>> Menatime, I had a client in my office the other day who had both a
    >> Curve and iPhone, both on AT&T with its slower internet access. He
    >> told me he loves his iPhone more and only carries the Curve because
    >> his business requires it (a telling enough statement). I asked him
    >> why he loves it over the Curve and, of course, he was fixated on all
    >> the neat 'gadget' things that attract me too: the way the
    >> touch-screen menus work, the ability to expand and contract a page
    >> by pinching your fingers, etc. I asked him to open a website and we
    >> waited a long time for it to open and, admittedly, the graphic had
    >> great resolution and looked nice. Then I opened the same site on my
    >> Verizon Curve, and his response was like, "Wow!". Mine opened in
    >> less than half the time and the graphic, while not quite as
    >> resolute, was pretty damn good to our human eyes next to his. Plus
    >> the Curve was perhaps 2/3 the size and half the weight. I asked him
    >> if he thought the resolution difference was really that important
    >> when surfing the web for information. He acknowledged that it
    >> wasn't. I think he (and his daughter) walked away more impressed
    >> with my Curve's functionality FOR WHAT IT WAS NEEDED TO DO, than I
    >> was by his iPhone's gimmickry, which has its strengths more as a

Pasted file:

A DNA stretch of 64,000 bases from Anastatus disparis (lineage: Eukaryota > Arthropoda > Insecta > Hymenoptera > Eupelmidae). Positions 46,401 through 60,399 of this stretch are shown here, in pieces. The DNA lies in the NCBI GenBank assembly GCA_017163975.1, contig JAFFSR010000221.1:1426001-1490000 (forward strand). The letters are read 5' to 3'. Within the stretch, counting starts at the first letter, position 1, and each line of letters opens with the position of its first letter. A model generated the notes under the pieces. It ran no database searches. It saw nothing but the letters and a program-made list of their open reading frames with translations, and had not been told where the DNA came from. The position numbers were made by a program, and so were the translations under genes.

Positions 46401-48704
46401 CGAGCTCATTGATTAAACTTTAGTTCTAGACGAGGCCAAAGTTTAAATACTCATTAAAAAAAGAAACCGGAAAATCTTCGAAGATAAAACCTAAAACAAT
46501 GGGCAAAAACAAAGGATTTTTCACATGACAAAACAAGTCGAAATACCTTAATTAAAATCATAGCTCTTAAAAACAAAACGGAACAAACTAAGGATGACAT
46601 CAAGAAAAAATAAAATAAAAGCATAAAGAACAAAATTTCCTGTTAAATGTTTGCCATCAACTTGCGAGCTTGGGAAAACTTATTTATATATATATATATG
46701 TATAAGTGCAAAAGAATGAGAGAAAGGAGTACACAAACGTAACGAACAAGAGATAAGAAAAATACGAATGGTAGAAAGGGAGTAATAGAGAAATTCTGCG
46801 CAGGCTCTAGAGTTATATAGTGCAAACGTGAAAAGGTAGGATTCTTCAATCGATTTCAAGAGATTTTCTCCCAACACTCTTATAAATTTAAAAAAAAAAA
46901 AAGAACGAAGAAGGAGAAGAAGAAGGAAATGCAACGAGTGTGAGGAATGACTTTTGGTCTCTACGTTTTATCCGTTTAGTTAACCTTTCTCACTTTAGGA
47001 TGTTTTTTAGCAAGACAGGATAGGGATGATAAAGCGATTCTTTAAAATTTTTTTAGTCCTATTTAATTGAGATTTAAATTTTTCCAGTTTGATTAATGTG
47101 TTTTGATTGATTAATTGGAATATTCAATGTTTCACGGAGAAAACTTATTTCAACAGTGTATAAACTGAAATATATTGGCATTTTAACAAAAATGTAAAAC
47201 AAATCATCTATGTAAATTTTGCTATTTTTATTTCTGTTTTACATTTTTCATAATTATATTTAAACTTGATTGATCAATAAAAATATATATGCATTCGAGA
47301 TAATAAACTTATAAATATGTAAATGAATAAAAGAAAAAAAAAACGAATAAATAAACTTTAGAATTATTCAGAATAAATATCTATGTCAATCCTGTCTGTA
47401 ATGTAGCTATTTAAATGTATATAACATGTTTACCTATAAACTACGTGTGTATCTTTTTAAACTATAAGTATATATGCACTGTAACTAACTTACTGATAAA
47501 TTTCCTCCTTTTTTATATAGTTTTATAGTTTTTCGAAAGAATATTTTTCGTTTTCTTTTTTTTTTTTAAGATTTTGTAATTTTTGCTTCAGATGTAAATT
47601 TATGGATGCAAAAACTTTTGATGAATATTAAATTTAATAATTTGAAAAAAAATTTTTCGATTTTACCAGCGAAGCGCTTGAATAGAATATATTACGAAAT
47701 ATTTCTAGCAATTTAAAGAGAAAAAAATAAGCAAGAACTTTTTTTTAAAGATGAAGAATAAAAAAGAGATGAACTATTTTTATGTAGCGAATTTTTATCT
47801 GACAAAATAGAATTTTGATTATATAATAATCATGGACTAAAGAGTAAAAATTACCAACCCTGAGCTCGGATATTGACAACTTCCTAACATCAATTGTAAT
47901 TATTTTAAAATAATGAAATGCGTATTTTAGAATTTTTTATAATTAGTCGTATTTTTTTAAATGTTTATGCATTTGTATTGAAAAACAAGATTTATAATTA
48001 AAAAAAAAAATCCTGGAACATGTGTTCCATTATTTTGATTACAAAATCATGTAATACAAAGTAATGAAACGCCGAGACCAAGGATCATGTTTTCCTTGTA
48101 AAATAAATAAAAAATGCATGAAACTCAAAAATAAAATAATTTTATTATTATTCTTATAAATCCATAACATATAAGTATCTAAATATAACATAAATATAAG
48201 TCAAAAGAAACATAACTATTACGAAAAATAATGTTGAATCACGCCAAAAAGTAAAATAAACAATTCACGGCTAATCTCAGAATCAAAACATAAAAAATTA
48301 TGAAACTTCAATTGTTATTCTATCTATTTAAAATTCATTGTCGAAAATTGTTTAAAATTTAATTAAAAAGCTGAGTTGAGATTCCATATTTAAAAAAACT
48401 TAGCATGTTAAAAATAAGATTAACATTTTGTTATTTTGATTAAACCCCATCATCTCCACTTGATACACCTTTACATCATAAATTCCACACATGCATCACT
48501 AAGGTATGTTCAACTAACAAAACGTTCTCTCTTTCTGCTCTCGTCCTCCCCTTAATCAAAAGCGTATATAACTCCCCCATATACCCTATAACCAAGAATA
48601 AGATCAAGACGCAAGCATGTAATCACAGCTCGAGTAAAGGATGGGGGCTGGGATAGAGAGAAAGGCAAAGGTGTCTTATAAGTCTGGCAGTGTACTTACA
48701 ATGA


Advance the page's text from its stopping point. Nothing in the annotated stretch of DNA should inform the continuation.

>> glorified iPod and a picture viewer.
    >>
    >> That said, allow me to take the time to qualify that I recognize that
    >> the internet browsing speed difference will be negated as of 7/11,
    >> but at a cost in size and weight. And that we never got into PIM
    >> functionality, which the iPhone has yet to address satisfactorily and
    >> the Curve beats it hands down. But finally let me add that I am a
    >> gadget lover and none of the above, while speaking from my practical,
    >> right-brain side, negates the fact that I'd like to own an iPhone.
    >>
    >>
    >>

    >
    > And the story gets a little more interesting
    >
    > Sprint sets price for new smart phone: $129.99
    >
    > http://money.cnn.com/news/newsfeeds/...77342bc44d9291
    > 19b0bffdb238.htm
    >

    Without seeing this new device, or knowing much more about it, I'm willing
    to bet it will not have the appeal or functionality of the iPhone. It's
    lower price may give it some appeal to teenagers, but I don't think that $70
    would motivate me to choose the copycat over the real thing.

    See the post above this thread, "Why iPhone Wannabes Don't Cut It" for more
    information.